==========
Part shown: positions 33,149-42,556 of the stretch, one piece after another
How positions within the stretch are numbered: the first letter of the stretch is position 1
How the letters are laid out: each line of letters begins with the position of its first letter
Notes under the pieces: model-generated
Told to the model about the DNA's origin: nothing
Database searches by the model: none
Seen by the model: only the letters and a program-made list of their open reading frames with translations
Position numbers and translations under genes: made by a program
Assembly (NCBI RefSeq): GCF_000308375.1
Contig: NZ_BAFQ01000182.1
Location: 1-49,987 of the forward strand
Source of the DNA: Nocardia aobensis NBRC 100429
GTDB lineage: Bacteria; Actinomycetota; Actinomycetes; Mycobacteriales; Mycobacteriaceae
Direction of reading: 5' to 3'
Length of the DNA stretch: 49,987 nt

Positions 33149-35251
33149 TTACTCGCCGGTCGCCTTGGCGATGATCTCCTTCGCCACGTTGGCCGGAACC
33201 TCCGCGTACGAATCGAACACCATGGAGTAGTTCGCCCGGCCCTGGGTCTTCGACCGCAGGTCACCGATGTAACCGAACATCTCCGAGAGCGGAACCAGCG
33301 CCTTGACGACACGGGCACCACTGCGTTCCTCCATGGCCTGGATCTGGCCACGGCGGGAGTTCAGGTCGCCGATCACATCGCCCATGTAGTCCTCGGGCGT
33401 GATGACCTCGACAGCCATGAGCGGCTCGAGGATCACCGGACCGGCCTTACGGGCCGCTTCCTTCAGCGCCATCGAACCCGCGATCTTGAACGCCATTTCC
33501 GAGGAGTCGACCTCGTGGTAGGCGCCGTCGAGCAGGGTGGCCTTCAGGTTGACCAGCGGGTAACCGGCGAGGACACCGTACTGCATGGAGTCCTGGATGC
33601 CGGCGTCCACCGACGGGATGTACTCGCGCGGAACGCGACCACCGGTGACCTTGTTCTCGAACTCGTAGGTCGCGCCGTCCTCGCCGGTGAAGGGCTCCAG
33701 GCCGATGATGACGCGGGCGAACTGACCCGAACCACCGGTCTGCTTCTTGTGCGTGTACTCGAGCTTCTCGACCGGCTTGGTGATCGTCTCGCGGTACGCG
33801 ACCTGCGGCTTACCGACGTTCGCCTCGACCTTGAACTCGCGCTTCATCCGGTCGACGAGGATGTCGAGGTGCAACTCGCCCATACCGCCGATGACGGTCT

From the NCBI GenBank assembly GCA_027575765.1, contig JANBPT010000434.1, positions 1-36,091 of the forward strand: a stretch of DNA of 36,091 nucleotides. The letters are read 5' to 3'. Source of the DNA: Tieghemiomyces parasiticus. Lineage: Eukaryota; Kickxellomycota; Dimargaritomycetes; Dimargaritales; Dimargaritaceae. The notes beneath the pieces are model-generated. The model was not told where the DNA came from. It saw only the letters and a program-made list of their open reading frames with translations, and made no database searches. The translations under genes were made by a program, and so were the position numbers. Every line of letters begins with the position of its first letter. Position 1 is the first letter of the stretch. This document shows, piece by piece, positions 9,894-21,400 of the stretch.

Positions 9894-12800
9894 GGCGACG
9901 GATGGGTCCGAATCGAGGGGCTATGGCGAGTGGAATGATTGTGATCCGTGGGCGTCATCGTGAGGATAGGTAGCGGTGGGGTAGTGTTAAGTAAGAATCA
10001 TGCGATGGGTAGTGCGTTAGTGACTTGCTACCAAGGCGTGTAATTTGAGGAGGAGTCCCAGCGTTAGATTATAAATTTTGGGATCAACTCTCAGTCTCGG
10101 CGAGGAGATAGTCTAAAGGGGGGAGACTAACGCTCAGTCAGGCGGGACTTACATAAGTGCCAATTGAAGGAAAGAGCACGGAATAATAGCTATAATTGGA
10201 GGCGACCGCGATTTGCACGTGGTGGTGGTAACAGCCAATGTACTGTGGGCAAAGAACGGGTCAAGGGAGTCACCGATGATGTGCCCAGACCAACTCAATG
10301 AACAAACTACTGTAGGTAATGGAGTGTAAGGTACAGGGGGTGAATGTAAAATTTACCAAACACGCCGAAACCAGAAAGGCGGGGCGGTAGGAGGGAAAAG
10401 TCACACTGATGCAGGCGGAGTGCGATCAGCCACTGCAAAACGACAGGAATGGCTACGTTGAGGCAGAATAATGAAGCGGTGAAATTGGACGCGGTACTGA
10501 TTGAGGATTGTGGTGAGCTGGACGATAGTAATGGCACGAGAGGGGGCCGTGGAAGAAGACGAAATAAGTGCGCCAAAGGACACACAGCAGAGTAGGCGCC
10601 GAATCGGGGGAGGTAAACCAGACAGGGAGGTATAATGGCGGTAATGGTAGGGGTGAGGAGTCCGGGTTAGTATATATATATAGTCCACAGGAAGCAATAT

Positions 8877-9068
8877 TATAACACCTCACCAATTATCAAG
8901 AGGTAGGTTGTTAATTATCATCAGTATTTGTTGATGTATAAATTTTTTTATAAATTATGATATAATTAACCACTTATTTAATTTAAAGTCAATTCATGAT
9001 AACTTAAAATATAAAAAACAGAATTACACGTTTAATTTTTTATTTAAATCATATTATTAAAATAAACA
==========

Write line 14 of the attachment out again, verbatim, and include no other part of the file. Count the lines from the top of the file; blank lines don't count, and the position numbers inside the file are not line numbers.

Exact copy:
Direction of reading: 5' to 3'